Define The Challenge

Team Design Challenge:  Redesign a boat hull to improve speed.

Next Generation Science Standards
MS-ETS1-1.Define the criteria and constraints of a design problem with sufficient precision to ensure a successful solution, taking into account relevant scientific principles and potential impacts on people and the natural environment that may limit possible solutions.
MS-ETS1-2.Evaluate competing design solutions using a systematic process to determine how well they meet the criteria and constraints of the problem.
MS-ETS1-3.Analyze data from tests to determine similarities and differences among several design solutions to identify the best characteristics of each that can be combined into a new solution to better meet the criteria for success.
MS-ETS1-4.Develop a model to generate data for iterative testing and modification of a proposed object, tool, or process such that an optimal design can be achieved.

Goal:  Investigate how the shape of a boat hull affects the drag force on the boat as it moves through water.
Goal:  Cycle through the engineering/design thinking process.

Engineering - Design Thinking Process
   image: IDEO          

Take a look at the rubric below.  A skill that we want to develop with this project is collaboration within a team.  Many employers are looking for people who can work well with others.

Your team will evaluate you several times during the project.  See the rubric below to see what will be expected of you.

Peer Evaluation and Teamwork Rubric


1.  Obtain your Engineer's Notebook
  1. Go to Sites (black bar)
  2. Click the red CREATE button
  3. Click on Browse The Gallery For More
  4. In the search box, search for rickard engineer's notebook  (In GAPE schools, click on Public first)
  5. Click on it
  6. Click on view template
  7. Click the blue USE TEMPLATE button 
  8. Name your template: (firstname)notebook  -  Example:  AustinNotebook

2.  Step One:  Empathy  Peer Evaluation and Teamwork Rubric
In the business world, engineers & designers have clients.  Clients come to the engineer with a need.  It is the job of the engineer to find out about the need of the client.  One way to do that is through an interview.

Empathy is understanding another's needs from their perspective.  You put yourself in the other person's shoes.  Many engineers design from the engineer's perspective, not the client.

The world renown design firm IDEO recognized this problem and revised their design process to include empathy.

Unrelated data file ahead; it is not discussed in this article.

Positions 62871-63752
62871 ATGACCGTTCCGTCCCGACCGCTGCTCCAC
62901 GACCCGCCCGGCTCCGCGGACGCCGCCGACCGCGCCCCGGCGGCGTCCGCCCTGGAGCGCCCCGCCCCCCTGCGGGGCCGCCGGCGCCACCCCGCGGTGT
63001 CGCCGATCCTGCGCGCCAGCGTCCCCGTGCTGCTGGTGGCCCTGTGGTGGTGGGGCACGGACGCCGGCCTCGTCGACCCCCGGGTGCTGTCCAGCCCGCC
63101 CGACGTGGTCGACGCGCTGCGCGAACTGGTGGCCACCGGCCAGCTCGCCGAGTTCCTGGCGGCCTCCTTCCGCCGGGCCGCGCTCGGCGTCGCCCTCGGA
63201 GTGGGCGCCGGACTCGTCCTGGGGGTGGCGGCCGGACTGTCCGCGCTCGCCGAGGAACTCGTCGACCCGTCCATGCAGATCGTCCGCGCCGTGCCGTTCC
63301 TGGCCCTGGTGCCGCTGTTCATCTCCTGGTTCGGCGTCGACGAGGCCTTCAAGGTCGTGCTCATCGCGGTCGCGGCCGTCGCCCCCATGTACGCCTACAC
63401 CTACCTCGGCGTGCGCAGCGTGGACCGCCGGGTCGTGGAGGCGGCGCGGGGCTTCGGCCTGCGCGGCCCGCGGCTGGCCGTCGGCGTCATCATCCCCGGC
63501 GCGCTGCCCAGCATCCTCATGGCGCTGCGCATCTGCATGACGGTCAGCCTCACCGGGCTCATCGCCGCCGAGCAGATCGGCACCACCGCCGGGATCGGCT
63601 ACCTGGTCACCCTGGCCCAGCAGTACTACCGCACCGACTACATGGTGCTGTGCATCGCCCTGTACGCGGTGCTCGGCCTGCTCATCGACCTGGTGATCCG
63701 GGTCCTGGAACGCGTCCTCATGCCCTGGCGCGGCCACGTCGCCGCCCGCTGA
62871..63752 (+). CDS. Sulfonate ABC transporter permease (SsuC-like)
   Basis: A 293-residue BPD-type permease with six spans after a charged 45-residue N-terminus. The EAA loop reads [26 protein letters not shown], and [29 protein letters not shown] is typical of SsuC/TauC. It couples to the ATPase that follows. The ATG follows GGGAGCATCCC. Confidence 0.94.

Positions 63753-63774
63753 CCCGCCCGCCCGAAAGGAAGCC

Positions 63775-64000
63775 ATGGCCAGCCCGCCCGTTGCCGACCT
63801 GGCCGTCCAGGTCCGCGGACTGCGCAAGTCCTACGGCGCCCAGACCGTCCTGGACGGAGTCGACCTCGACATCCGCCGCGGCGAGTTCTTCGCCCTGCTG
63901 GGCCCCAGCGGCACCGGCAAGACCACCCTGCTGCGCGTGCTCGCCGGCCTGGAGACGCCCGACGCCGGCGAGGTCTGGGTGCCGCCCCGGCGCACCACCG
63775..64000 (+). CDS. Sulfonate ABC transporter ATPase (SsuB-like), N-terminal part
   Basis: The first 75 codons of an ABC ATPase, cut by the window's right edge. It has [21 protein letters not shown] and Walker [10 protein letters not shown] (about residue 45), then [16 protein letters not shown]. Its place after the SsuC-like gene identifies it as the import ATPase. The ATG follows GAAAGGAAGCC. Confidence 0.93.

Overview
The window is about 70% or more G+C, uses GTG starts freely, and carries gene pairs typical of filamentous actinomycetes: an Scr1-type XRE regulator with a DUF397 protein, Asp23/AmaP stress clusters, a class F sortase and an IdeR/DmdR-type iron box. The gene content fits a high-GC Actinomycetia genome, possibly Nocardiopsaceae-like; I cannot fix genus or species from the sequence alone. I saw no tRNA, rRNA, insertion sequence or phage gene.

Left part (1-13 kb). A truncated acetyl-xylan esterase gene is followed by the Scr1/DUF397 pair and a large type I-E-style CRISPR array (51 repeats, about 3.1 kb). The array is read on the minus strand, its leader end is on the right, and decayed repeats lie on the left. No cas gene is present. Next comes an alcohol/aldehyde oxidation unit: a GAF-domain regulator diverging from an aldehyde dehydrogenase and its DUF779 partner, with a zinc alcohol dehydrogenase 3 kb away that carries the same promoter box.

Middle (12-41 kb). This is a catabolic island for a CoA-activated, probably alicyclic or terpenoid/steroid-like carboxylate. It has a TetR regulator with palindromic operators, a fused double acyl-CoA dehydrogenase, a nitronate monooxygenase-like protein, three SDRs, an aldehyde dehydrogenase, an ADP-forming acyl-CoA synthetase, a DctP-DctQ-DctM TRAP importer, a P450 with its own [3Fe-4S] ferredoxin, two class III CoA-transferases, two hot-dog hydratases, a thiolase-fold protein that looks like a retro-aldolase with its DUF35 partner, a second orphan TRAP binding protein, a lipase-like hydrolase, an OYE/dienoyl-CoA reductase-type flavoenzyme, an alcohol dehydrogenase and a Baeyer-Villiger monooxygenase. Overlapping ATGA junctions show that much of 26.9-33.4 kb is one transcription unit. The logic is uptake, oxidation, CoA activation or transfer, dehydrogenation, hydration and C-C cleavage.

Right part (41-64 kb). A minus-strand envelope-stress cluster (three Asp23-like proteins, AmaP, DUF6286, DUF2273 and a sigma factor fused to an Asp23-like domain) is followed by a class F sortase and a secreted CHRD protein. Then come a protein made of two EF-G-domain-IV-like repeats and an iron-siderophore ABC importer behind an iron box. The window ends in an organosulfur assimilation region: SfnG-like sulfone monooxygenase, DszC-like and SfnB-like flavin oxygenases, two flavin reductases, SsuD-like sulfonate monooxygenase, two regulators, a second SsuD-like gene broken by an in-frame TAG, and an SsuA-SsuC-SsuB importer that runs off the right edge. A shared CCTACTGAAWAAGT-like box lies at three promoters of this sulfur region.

For this project, Ms. Rickard is the client.  It is your team's job to come up with questions for the client to find out about the need, criteria, and constraints.  See number 2 below for some ideas for your questions.

TEAMS:  Get to work. Use a Whiteboard and a Google Doc to brainstorm and record your client questions.

15 minutes

3.  Define The Challenge Peer Evaluation and Teamwork Rubric
After you have completed your client interview, it is time for your team to define the challenge.

Defining the challenge means describing the requirements for the new product that you are developing. Requirements include criteria, or the desired elements of the final product, and constraints, limitations to the design or the design process. Criteria such as attractive design and load carrying ability help you choose the best solution to the problem. Constraints such as size, time, available materials, and cost for construction help you eliminate attractive but impractical solutions.

SOLO:  Record your team's ideas in your Engineer's Notebook.

4.  Make A Claim
Before you begin, answer the questions below.  This is not a test so don't cheat and Google this!  :)  It is a survey to find out what ideas you have about boats.  At the end of the project, you will answer the question again to see if you change your mind.

Directions:  There are two main types of boats:  planing and displacement.  Look at the blue picture above.  Which hull shape do you think will be faster?  Why do you think that?  Record your ideas below.

Construct A Boat - Make A Claim

Results of the poll:

All lessons adapted from NSTA's Construct A Boat, part of Science by Design Series.  Copyright 2000.  Permission is granted in advance for the reproduction of short portions of this book for the purpose of classroom or workshop instruction.

Additional Resource Material